US News: Fiscal Cliff Talks; Mississippi Wreck Kills 6; Former President Bush Out of ICU

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WASHINGTON (AP) -- Senate leaders are groping for a last-minute compromise to avoid middle-class tax increases and possibly prevent deep spending cuts at the dawn of the new year as President Barack Obama warned that failure could mean a "self-inflicted wound to the economy."
Obama chastised lawmakers in his weekly radio and Internet address for waiting until the last minute to try and avoid a "fiscal cliff." Yet he said there was still time for an agreement.
Senate Republicans say they're ready to compromise.
Even so, there's no guarantee of success.
In a blunt challenge to Republicans, Obama said that barring a bipartisan agreement, he expected both houses to vote on his own proposal to block tax increases on all but the wealthy and simultaneously preserve expiring unemployment benefits.
Following a White House meeting Friday among Obama and congressional leaders, aides to Senate Republican leader Mitch McConnell and Senate Majority Leader Harry Reid began racing against the clock for a bipartisan bargain. The leaders could present legislation to senators as early as Sunday, with a vote possible on Sunday or Monday.

JACKSON, Miss. (AP) -- Five children and one adult have died after a sport utility vehicle plunged into a rain-swollen creek in eastern Mississippi.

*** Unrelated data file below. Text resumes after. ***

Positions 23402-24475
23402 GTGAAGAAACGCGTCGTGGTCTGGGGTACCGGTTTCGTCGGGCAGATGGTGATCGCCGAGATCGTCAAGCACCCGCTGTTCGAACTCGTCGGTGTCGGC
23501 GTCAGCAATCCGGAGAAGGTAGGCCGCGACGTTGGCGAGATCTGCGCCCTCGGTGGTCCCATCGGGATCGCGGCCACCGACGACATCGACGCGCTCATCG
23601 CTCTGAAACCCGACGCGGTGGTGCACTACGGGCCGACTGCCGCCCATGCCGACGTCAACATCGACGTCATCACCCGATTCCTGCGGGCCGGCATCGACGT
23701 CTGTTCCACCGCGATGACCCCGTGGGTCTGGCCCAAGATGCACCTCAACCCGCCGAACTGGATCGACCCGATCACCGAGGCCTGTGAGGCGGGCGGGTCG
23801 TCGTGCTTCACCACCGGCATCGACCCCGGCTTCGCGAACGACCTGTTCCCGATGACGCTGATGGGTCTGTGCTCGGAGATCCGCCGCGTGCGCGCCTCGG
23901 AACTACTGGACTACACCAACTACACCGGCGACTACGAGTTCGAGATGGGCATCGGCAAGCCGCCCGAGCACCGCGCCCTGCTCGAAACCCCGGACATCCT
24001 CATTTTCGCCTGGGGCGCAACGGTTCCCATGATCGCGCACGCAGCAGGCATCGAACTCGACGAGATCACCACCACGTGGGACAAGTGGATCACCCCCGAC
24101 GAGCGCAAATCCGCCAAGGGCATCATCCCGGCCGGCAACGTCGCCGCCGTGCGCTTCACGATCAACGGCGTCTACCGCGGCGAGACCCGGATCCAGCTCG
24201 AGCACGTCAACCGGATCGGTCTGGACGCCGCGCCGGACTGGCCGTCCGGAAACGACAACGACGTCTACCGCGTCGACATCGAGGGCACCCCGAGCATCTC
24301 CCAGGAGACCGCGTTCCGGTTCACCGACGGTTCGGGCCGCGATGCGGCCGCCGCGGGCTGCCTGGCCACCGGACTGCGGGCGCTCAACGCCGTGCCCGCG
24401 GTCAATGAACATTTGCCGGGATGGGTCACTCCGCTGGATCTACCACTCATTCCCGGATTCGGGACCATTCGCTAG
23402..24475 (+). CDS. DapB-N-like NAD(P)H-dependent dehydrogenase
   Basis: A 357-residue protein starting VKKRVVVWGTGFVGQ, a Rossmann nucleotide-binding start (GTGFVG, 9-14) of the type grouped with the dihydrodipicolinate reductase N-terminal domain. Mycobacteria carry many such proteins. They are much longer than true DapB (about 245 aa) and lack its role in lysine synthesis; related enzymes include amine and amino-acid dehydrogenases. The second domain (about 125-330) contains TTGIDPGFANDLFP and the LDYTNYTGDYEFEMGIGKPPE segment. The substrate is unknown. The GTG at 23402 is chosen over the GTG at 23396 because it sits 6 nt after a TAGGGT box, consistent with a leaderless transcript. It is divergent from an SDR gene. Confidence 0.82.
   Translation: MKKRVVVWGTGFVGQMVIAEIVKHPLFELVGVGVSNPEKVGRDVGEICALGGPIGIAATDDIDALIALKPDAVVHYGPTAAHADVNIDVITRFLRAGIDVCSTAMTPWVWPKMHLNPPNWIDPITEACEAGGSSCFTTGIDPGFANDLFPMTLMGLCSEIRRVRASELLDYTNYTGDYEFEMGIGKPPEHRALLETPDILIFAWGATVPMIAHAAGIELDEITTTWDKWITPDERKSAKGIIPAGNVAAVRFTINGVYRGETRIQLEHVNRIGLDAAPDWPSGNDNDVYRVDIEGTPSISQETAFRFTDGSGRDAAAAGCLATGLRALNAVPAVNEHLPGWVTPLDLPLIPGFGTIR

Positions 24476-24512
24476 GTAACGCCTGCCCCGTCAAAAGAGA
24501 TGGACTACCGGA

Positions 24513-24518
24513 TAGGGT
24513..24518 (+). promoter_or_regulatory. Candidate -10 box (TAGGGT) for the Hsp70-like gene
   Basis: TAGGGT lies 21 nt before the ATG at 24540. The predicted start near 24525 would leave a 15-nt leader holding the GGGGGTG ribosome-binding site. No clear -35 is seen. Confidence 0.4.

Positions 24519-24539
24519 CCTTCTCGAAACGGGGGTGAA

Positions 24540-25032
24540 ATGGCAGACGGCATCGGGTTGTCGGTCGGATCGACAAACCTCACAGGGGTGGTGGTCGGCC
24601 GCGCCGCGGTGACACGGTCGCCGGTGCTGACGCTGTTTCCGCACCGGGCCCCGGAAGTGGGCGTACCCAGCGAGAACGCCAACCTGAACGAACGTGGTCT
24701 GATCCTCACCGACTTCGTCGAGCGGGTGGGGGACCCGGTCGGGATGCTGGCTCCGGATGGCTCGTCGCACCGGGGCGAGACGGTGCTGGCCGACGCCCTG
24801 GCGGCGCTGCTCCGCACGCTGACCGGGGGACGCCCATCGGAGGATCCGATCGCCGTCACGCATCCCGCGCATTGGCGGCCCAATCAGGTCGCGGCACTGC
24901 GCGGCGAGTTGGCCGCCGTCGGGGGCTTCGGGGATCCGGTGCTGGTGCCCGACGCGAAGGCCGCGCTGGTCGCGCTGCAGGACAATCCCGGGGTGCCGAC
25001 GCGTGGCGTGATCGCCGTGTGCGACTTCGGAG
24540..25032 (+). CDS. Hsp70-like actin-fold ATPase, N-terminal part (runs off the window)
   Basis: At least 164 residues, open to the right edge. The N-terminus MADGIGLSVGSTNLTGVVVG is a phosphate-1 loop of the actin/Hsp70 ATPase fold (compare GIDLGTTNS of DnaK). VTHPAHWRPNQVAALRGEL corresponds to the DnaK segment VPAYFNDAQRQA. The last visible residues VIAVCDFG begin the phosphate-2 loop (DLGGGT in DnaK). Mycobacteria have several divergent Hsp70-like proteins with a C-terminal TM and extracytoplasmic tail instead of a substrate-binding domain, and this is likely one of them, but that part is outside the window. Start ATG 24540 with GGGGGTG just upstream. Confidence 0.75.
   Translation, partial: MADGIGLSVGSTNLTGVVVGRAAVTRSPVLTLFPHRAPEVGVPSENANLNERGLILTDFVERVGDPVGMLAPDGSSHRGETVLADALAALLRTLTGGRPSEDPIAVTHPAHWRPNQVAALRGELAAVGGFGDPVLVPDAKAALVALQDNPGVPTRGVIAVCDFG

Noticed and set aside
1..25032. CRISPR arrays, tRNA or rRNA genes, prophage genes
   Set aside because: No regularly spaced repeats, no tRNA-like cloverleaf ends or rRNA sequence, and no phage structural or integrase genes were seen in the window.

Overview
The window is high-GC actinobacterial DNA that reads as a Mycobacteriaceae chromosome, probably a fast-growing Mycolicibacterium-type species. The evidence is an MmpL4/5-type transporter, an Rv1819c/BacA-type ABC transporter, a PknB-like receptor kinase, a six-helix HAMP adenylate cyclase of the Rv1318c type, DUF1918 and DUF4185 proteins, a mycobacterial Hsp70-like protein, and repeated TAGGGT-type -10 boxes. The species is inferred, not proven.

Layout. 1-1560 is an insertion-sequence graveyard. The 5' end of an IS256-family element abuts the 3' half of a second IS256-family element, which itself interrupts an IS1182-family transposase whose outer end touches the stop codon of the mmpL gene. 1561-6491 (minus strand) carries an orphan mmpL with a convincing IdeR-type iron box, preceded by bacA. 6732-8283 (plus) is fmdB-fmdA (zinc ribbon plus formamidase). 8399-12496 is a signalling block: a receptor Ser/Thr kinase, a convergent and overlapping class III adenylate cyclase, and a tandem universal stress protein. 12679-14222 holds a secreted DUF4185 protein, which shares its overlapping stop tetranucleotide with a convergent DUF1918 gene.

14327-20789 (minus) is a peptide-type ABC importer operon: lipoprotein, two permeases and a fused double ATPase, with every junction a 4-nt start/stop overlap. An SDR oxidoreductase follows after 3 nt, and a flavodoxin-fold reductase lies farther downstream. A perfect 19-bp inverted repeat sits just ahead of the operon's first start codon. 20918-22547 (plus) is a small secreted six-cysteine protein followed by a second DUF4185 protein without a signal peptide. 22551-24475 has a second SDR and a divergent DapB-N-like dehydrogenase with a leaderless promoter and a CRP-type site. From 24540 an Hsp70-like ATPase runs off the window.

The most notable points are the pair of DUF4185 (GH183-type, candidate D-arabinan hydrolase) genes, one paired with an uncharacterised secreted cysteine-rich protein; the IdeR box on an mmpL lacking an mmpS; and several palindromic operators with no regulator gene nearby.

Neshoba County Sheriff Tommy Waddell says the victims appear to have drowned after a Dodge Durango went off a county road 20 miles southeast of Philadelphia just after midnight Saturday morning.
Five siblings died. They have been identified as 9-year-old Dasyanna John, 8-year-old Duane John, 7-year-old Bobby John, 4-year-old Quinton John, and 18-month-old Kekaimeas John. Family friend Diane Chickaway also died. The sheriff says all were members of the Mississippi Band of Choctaw Indians.
The father of the children, Dewayne John, escaped and remains hospitalized. Their mother, Deanna Jim, and Chickaway's husband, Dale Chickaway, also survived.
Waddell says it took several hours for divers to find the submerged vehicle and pull it from the water.

ALBANY, N.Y. (AP) -- A plane has skidded into a snow bank at an upstate New York airport and become stuck, temporarily stranding passengers.
A spokesman for the Albany County Airport Authority says there were no injuries.
GoJet Airlines flight 3645 was leaving the gate in Albany en route to Chicago on Saturday when it slid off a paved roadway. It had been snowing lightly all day. The flight was operating as a United Express flight.
The 66 passengers and four crew members were sent back to the airport by bus.
Airport authority spokesman Doug Myers says the accident didn't cause any other airport delays. The plane was removed from the snow bank. A GoJet spokesman says the aircraft will remain in Albany and undergo a full inspection by maintenance crews.

NEW YORK (AP) -- A widespread winter storm has dumped snow over the Northeast and parts of Ohio just days after the regions were hit by another storm moving from the nation's midsection.
The National Weather Service expects up to a foot of snow in parts of southern New England. The heaviest snowfall could be in Boston and Providence, R.I.
The weather service says in Ohio, Dayton, Columbus and Cincinnati saw about 2 to 5 inches of snow Saturday.
Drivers in the Northeast are being warned to be cautious. Officials lowered the speed limit on much of the Pennsylvania Turnpike.
The earlier storm dumped more than a foot of snow in some places and has been blamed for at least 16 deaths. It spawned more than a dozen tornadoes in Alabama.